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Yarn-like single wall carbon nanotube fibres for electrical applications

Thursday 25 January 16:00 until 17:00
Pev3 4C10
Speaker: Dr James Elliott (University of Cambridge)
Part of the series: Materials Physics seminars

The chemical vapour deposition (CVD) method for growing carbon nanotubes (CNTs) is now well studied and reaching industrial-scale commercialisation. Variations of this process can not only produce CNTs in different external morphologies, such as powders, random forests and aligned structures, but also with a fair degree of diameter and chirality control. However, in its original form using a fixed substrate as catalyst template, it is inherently slow; the nanotubes produced are limited by low aspect ratio, larger diameters and often need post-processing steps. To answer this limitation, some 10 years ago, a one-step continuous process for producing CNT yarns was pioneered and developed in Cambridge. This process, often referred to as the Cambridge direct spinning process essentially produces CNTs from an elastic ‘smoke’ that can be directly wound up as films or condensed into microfibres. The as-produced microfibers produced exhibit excellent specific electrical conductivity (~ 950 S m2 kg−1) with a slight dependence on carbon precursor used, can carry more current per weight than copper (~ 600 A m g−1 in vacuum), and are strength-wise on a par with Kevlar (~ 2 N tex−1). With applications such as electrical wiring, body and vehicular armour in prospect, various methods to assemble CNT fibres/films into macroscopic hierarchical structures will be described. The effect of these structural configurations on scaling of specific electrical conductivity with size will also be presented. The talk will conclude with a discussion on current challenges in the manufacturing process such as yield, diameter control and general directions towards achieving these goals.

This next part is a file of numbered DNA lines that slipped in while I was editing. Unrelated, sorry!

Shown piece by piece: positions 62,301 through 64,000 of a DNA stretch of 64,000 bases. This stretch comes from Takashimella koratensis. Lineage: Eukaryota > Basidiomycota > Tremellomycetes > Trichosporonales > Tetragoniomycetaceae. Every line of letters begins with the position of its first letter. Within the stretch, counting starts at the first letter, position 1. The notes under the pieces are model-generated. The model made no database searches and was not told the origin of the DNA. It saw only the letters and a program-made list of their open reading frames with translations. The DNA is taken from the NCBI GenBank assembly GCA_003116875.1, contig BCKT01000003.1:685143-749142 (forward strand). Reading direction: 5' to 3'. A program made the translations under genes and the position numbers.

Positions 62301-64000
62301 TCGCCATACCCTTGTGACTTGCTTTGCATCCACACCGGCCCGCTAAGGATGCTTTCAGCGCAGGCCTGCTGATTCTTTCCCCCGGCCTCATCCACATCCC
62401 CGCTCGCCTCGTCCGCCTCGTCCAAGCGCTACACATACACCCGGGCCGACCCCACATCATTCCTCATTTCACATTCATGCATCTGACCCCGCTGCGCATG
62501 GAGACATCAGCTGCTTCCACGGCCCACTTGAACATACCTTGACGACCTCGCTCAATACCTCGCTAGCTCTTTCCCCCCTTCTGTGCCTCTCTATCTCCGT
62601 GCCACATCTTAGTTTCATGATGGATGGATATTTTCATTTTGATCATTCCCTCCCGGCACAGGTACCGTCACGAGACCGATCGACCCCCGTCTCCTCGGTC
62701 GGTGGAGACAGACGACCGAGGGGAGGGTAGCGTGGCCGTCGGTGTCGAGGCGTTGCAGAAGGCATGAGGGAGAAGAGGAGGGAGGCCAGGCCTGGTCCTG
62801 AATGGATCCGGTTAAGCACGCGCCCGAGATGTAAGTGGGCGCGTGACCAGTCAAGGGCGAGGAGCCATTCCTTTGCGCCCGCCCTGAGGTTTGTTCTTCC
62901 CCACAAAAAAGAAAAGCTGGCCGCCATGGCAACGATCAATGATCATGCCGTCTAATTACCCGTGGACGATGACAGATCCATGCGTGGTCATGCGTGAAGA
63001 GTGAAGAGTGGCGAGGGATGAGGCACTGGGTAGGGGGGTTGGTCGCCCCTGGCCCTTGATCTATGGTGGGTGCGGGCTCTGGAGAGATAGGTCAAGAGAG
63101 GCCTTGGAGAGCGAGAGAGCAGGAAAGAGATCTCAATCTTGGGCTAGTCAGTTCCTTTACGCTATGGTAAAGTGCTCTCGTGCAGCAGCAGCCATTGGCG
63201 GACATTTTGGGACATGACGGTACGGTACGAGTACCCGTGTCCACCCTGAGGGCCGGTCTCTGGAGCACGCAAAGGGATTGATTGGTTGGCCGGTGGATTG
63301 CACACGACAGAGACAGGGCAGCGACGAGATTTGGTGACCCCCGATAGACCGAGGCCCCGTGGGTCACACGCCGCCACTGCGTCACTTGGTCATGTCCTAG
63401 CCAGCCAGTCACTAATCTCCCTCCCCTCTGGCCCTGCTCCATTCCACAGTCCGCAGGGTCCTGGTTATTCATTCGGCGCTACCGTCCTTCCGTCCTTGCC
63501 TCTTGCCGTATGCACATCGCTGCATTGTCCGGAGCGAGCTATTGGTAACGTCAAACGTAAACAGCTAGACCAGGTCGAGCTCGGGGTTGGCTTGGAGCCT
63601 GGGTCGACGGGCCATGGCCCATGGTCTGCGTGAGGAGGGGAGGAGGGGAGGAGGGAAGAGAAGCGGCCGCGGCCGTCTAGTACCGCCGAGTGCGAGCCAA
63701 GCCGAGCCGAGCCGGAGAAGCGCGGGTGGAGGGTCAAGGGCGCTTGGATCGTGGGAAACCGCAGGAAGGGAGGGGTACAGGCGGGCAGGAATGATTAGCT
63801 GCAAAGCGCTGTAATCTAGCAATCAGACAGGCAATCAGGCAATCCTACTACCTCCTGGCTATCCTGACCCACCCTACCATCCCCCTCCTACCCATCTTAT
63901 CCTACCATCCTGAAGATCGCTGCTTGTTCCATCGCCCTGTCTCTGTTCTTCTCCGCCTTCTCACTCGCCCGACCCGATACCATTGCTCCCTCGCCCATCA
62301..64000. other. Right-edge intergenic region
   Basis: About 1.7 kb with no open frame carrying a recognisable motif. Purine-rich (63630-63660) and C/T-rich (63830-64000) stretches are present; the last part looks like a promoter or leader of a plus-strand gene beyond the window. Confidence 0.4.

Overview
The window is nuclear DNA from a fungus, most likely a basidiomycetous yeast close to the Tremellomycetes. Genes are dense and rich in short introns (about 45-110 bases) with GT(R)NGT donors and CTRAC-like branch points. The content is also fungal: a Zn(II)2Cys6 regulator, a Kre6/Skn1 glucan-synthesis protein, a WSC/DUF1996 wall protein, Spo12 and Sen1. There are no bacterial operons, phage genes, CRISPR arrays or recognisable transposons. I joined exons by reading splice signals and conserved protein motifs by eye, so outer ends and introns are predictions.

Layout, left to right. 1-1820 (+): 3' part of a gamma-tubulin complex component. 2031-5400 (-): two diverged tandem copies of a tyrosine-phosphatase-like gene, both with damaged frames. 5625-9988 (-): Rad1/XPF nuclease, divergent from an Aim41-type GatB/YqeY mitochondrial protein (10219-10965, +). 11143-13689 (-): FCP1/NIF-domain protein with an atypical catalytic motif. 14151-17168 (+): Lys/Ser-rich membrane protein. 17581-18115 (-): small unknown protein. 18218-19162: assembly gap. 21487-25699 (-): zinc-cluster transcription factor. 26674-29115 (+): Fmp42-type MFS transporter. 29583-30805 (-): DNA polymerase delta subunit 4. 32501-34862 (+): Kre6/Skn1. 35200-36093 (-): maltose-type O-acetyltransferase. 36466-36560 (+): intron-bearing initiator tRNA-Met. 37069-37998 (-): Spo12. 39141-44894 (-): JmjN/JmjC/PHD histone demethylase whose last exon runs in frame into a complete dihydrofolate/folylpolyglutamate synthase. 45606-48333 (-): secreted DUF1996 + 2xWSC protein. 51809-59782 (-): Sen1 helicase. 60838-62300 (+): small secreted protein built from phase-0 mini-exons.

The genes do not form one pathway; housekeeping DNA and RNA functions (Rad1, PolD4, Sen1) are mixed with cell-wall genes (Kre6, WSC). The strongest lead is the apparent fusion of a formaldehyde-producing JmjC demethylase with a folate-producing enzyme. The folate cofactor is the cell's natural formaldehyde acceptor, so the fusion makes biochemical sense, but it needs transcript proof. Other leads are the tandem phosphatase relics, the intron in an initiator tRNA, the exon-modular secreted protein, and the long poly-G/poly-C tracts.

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By: Sean Paul Ogilvie
Last updated: Monday, 8 January 2018

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